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Letters to the editor, March 22

Published:   |   Updated: March 25, 2013 at 01:53 PM

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Mining hazard
As a concerned citizen, I would like to bring to your attention the dangers of mountaintop removal mining and the urgent steps we need to take to protect our nation’s Appalachian Mountains and people, before it is too late.

Mountaintop removal not only destroys and pollutes waterways and eliminates wildlife, but it also affects families' and communities' access to clean water and uncontaminated air, and seriously threatens their health. There are two things our nation's leaders must do right now.

First, the President and the Environmental Protection Agency need to follow the robust science and set a strong, binding clean water rule that will prevent the pollution and destruction of waterways by mountaintop removal mining waste.

Second, Congress must pass the Appalachian Community Health Emergency

The Act, which will thoroughly analyze the impacts of mountaintop removal on the health of people who live near it, including the higher rates of birth defects, cancer and early death that have occurred in communities near these mines.

I believe we have an obligation to preserve our national heritage for future generations, including our mountains and vital waterways, and to ensure that Appalachian communities are not bearing the brunt of our nation's unsustainable energy decisions.
Shirley Robinson


Sale of structured settlement
The Florida Bar should take some responsibility for stopping or at least analyzing the sale of structured money settlements by an injured party to a private company before being approved by the court.

The very purpose of the structured money settlement is to provide long-term economic security for the seriously injured party, as he will be unable to provide for himself in the future.

Once the structured money settlement is sold, and usually at a substantial discount, the full cash value of the cash received is usually dissipated on the average of 5 years or less.

As a result of this dissipation of all the cash funds received pain to the injured party, he goes on welfare for the rest of his life, all at the cost of the taxpayer.

The very purpose of the structured money settlement was to provide for and prevent the injured party from going on welfare.

The Florida Bar should make it their duty to see that the sale of the structured money settlements are not approved, except in an emergency, unless the injured party has sufficient funds available for the rest of his life and the terms of sale are fair.

In the past, our judges have been approving the sale of these settlements too freely. Before being sent to the judge for his review, the court should appoint an independent party, a member of the Florida bar, to review the terms of the sale, who will not represent the victim but who will look out for the best interests of the victim and who will present his views of sale to the judge for the judges approval or disapproval.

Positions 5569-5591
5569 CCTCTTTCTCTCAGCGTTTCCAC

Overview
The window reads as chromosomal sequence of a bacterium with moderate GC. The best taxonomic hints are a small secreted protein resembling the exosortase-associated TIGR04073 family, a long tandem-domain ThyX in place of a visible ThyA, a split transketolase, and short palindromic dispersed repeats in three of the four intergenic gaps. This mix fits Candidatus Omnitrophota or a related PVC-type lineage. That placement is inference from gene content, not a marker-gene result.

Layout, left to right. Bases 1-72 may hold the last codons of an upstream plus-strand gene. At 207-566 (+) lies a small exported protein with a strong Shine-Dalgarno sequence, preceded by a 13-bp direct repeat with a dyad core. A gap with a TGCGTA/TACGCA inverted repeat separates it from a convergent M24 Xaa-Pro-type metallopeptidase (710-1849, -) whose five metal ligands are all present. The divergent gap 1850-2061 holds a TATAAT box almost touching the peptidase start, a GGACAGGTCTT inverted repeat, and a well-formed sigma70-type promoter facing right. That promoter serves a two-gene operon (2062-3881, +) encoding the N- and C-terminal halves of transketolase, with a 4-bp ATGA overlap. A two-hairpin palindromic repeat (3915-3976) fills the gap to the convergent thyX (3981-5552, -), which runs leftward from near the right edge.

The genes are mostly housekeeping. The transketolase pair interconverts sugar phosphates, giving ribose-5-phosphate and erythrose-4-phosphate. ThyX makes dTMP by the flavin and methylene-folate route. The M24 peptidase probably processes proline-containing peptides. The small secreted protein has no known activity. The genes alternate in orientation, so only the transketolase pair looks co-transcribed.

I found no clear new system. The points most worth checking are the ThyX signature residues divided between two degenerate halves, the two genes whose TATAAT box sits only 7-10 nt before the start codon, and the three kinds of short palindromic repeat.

This procedure could be established by rules of court.
Norman Pallot

Weeki Wachee

Roadside memorials On the way home from work a few nights ago I passed a group of young people holding hands in a circle around one of the roadside cross memorials near Chocachatti Elementary School.

There are three of these memorials. There are two on Powell Road and another on California Avenue. All are reminders to the dangers that still exist in these areas. If you are a traveler along these roads in the early morning hours like the students who attend schools there you could easily understand why these terrible accidents occurred taking these young lives.

This area especially after the time changes is like driving in a cave. With the exception of the traffic light at the intersection there is nothing but absolute blackness. The same situation compounded by the lack of even a traffic light exists at Powell Middle School just a couple of blocks away.

The parents dropping their kids there are serenaded by voices and whistles of the crossing guards trying to slow the traffic to 15 mph at the extremely short   school zone and crossing situated in the middle of a 50 mph highway.

These are situations that could be corrected with a little common sense and initiative. What’s really amazing here is, between these two schools there is a bike trail, a lighted empty bike trail.  

This is crazy, if we can afford to light a bike trail why can’t we afford to light up school zones and crossings where hundreds of kids walk. We have three crosses to bare in this area, let’s fix the situation before we add more.      
James Woods


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